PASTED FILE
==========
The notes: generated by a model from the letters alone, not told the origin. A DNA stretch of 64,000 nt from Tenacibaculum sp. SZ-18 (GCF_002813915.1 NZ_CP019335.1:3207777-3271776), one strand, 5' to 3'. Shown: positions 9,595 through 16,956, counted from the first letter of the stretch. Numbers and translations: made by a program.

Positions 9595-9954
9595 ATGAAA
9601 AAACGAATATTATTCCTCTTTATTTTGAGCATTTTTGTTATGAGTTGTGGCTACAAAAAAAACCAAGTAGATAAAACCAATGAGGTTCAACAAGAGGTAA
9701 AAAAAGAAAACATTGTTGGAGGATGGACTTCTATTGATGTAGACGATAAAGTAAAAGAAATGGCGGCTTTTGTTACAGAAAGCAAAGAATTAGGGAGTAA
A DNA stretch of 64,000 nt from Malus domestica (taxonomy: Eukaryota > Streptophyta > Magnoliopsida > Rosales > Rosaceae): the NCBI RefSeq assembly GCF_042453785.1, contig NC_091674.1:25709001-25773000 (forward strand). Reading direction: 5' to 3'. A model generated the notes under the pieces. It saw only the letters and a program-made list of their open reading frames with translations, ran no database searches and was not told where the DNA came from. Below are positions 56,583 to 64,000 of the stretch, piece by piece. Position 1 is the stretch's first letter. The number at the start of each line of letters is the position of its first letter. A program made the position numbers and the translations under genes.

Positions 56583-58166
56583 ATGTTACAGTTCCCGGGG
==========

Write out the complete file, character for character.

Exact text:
The notes: generated by a model from the letters alone, not told the origin. A DNA stretch of 64,000 nt from Tenacibaculum sp. SZ-18 (GCF_002813915.1 NZ_CP019335.1:3207777-3271776), one strand, 5' to 3'. Shown: positions 9,595 through 16,956, counted from the first letter of the stretch. Numbers and translations: made by a program.

Positions 9595-9954
9595 ATGAAA
9601 AAACGAATATTATTCCTCTTTATTTTGAGCATTTTTGTTATGAGTTGTGGCTACAAAAAAAACCAAGTAGATAAAACCAATGAGGTTCAACAAGAGGTAA
9701 AAAAAGAAAACATTGTTGGAGGATGGACTTCTATTGATGTAGACGATAAAGTAAAAGAAATGGCGGCTTTTGTTACAGAAAGCAAAGAATTAGGGAGTAA
A DNA stretch of 64,000 nt from Malus domestica (taxonomy: Eukaryota > Streptophyta > Magnoliopsida > Rosales > Rosaceae): the NCBI RefSeq assembly GCF_042453785.1, contig NC_091674.1:25709001-25773000 (forward strand). Reading direction: 5' to 3'. A model generated the notes under the pieces. It saw only the letters and a program-made list of their open reading frames with translations, ran no database searches and was not told where the DNA came from. Below are positions 56,583 to 64,000 of the stretch, piece by piece. Position 1 is the stretch's first letter. The number at the start of each line of letters is the position of its first letter. A program made the position numbers and the translations under genes.

Positions 56583-58166
56583 ATGTTACAGTTCCCGGGG